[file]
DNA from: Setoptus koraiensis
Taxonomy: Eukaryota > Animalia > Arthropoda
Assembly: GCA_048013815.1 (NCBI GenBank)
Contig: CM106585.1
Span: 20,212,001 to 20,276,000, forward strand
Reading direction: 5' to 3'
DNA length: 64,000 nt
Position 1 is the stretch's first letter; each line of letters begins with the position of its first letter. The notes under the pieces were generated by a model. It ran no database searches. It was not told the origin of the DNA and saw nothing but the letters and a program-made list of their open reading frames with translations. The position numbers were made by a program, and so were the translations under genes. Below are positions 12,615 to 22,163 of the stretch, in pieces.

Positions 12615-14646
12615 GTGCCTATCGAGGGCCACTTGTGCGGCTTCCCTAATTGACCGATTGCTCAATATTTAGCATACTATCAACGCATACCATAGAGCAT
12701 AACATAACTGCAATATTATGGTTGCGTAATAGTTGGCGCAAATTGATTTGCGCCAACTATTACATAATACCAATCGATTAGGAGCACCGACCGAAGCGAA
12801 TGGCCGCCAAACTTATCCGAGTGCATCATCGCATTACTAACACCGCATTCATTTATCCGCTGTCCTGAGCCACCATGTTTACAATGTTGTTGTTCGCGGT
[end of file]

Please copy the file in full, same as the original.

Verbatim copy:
DNA from: Setoptus koraiensis
Taxonomy: Eukaryota > Animalia > Arthropoda
Assembly: GCA_048013815.1 (NCBI GenBank)
Contig: CM106585.1
Span: 20,212,001 to 20,276,000, forward strand
Reading direction: 5' to 3'
DNA length: 64,000 nt
Position 1 is the stretch's first letter; each line of letters begins with the position of its first letter. The notes under the pieces were generated by a model. It ran no database searches. It was not told the origin of the DNA and saw nothing but the letters and a program-made list of their open reading frames with translations. The position numbers were made by a program, and so were the translations under genes. Below are positions 12,615 to 22,163 of the stretch, in pieces.

Positions 12615-14646
12615 GTGCCTATCGAGGGCCACTTGTGCGGCTTCCCTAATTGACCGATTGCTCAATATTTAGCATACTATCAACGCATACCATAGAGCAT
12701 AACATAACTGCAATATTATGGTTGCGTAATAGTTGGCGCAAATTGATTTGCGCCAACTATTACATAATACCAATCGATTAGGAGCACCGACCGAAGCGAA
12801 TGGCCGCCAAACTTATCCGAGTGCATCATCGCATTACTAACACCGCATTCATTTATCCGCTGTCCTGAGCCACCATGTTTACAATGTTGTTGTTCGCGGT